Dance Draws Kentlands Families Together

Heather (left) and Carli Katz as Mother Ginger and Angel in “The Nutcracker.”


The demands of today’s society often make carving out family time difficult. Cross-county schedules and overlapping activities can pull kids and parents in many different directions. Two Kentlands families, however, are bonding through dance.

Heather and Jeff Katz are parents to three children — ballet dancers Carli (7) and Lili (4), and hip-hop dancer Austin (9) — all of whom take classes at Metropolitan Ballet Theatre and Academy (MBT) in Rockville, Md. Said Heather, a former dancer herself, “They always knew they were going to take ballet classes.”

As her children began dance classes, Heather restarted her dance career. “I did not dance from the time I was about 24 years old until this past year … so I took a big hiatus,” she said. “I was terrified … but I loved it and have been dancing maybe three to four days a week now. So all four of us go to MBT!”

For Heather, watching daughter Carli glide across the floor is “wonderful … ballet having been a big part of my life as a child.”

Dancing has also become a family affair for the Heller family. Cheryl and Mike Heller’s daughter, Annebeth, 11, started dancing at Ballet Petite at the age of 2, and according to mom Cheryl, “liked it and stuck with it.” Annebeth has been dancing at MBT since she was 4 and said she now spends five or six days a week at the studio.

When Annebeth started dancing in “The Nutcracker,” Mike volunteered as a parent dancer. Said Cheryl, “She was nervous to be onstage. … He told her that he had never done anything like that, but if she wanted to do it, he would do it with her.”

Since then, Mike has been part of four more performances. Cheryl, too, participated as a party scene parent in “The Nutcracker” this year.

According to both families, the dance company not only teaches students of all ages proper technique for their grand jetes and fouettes, but also a sense of community and mutual respect.

“With all of the parent volunteers that are making costumes or working backstage or working onstage, it’s a big time commitment, and everyone spends a lot of time there and time together,” said Cheryl. “So you really get to know all the families.”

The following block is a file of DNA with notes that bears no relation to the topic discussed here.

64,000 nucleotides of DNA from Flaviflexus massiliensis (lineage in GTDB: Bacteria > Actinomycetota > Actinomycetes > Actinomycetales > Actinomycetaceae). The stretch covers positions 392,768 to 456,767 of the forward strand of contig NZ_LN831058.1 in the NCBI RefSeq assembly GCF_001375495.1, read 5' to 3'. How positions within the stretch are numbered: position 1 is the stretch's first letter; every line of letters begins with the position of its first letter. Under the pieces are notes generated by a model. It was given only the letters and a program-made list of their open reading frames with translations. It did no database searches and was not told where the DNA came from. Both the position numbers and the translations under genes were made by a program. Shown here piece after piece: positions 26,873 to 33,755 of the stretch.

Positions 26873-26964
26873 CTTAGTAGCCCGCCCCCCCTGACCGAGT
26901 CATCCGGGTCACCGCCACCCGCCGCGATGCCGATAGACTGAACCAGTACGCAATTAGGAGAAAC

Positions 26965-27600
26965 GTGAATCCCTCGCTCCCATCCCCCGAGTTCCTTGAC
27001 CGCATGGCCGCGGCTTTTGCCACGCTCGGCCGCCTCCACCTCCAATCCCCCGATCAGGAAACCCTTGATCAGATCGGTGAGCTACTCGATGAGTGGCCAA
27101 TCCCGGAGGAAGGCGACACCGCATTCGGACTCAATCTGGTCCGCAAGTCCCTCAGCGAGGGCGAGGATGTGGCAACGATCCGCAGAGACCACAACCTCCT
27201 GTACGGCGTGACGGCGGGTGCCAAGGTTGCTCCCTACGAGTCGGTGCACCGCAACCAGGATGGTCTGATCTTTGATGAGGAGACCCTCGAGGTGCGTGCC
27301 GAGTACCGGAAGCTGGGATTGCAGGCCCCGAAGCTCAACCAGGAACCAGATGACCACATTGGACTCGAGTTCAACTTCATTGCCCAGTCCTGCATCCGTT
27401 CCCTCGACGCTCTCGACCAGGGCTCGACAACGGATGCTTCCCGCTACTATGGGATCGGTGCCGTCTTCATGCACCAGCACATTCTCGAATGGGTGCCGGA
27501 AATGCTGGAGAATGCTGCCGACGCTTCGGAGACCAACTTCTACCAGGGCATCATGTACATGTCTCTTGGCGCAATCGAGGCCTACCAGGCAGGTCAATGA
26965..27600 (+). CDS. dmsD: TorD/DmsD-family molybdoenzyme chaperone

Heather, who performed as Granny and Mother Ginger in this year’s “Nutracker” in addition to working backstage, added, “It’s like a really awesome family. … Everyone is really close.”

During the performances, dancers of all ages bond. Said Carlie, “I made of a lot of friends there. The older [dancers] take care of the younger ones.”

Members of both the Heller and Katz families participate in MBT’s community outreach programs in which all dancers can participate. Though Annebeth’s busy schedule often conflicts with the outreach performances and events, she was able to participate in concerts held for Girl Scouts, who can stay after the performances and talk to the older dancers about their experiences. In another project, Heather will participate in adult program outreach performances in May.

With the many performances and classes, dancing takes a significant amount of both families’ time.

“Just recently we performed … ‘Thumbelina,’” said Annebeth. “I had two roles because someone had a prior commitment that they couldn’t miss. So I was a fairy and a beetle!”

Said Cheryl, “It is time consuming. [Annebeth’s] rehearsals are several hours on Saturday afternoon. … For example, last weekend Annebeth went at 12:30 for a class, and we didn’t pick her up until 5:30 because she had rehearsal.”

The younger Katz children have to spend less time at the studio — Carli and Austin each spend an hour a week and Lili 45 minutes.

Said Heather, “The biggest time commitment is for me!”

Still, the families have found dance has both helped them develop community and family bonds and provided them with a healthy and enjoyable lifelong activity.

“It’s great because it’s one of those things you don’t think you can do all your life … but you can!” said Heather.

MBT, a nonprofit arts education organization, will relocate to a new facility in 2014 due to new property development at its current site. Two properties in Gaithersburg are under consideration for the relocation: on Gaither Road and on Perry Parkway. To learn more about MBT, visit www.mbtdance.org.

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